20 Tons of War Remnants Destroyed in Libya


On Sunday, Libyan authorities managed to dismantle twenty tons of explosives, mines, and war remnants from several areas of southern Tripoli, Al-Jafara, and the Jabal al Gharbi Districts.

The Office of Explosives Dismantling of the Technical Affairs Department of the Criminal Investigation Agency carried out a wide-sweeping campaign in the Gharyan and Jafara areas.

The statement added that a specialised team continues to destroy a large number of explosives that were found during the last week.

Since 2019, landmines and other explosive ordnance contaminated 720 million square meters in southern Tripoli. These have caused the deaths and displacement of thousands of residents, the Mine Action Centre reported. In addition to at least 200 recorded injuries.

In November 2022, the United Nations Support Mission in Libya (UNSMIL) and the United Nations Mine Action Service (UNMAS) expressed their deep concerns about the continued loss of civilian lives, due to unexploded ordnance in populated areas.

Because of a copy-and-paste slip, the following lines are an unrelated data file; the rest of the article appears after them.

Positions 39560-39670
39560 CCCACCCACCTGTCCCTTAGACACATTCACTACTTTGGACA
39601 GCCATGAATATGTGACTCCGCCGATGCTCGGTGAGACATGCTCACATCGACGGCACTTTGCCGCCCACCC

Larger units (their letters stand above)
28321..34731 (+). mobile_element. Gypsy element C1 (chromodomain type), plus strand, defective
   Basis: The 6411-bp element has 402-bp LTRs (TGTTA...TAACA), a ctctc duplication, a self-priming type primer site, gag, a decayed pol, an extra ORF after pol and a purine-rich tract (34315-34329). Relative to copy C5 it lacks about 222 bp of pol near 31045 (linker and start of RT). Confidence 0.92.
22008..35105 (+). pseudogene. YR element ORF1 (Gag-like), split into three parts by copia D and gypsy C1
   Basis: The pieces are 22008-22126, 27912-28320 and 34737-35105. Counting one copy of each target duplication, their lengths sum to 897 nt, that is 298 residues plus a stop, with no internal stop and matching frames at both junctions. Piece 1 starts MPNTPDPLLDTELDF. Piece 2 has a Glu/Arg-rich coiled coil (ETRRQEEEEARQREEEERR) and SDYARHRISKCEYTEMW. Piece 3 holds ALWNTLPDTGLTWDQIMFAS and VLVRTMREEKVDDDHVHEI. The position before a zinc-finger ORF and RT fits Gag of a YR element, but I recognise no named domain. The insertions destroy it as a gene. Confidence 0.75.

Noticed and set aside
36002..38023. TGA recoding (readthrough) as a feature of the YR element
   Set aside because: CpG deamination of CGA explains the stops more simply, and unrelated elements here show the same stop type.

The two UN bodies said in a joint statement that another child tragically lost his life when he found and played with a grenade that was left behind by Libya’s warring parties.

“The United Nations International Children’s Emergency Fund (UNICEF) and UNMAS are deeply concerned by the continued loss of civilian lives, especially children, from explosive remnants of war and urge all Libyans to be aware of the risks,” the joint statement said.

The statement revealed that three brothers were grazing their sheep in the suburbs of Tajoura, northwestern Libya when they found the grenade. “The youngest, aged six, tried to collect it, causing an explosion and his tragic death. His two brothers, nine and 12, were severely injured, with one boy losing his hand.”

The UNICEF Representative for Libya, Michele Servadei, said “explosive ordnance will continue to endanger civilians for many decades to come, and in particular children.”

“We call upon all armed actors to stop the use of explosive weapons in populated areas, and to put in place measures to protect civilians, in particular children,” Servadei said.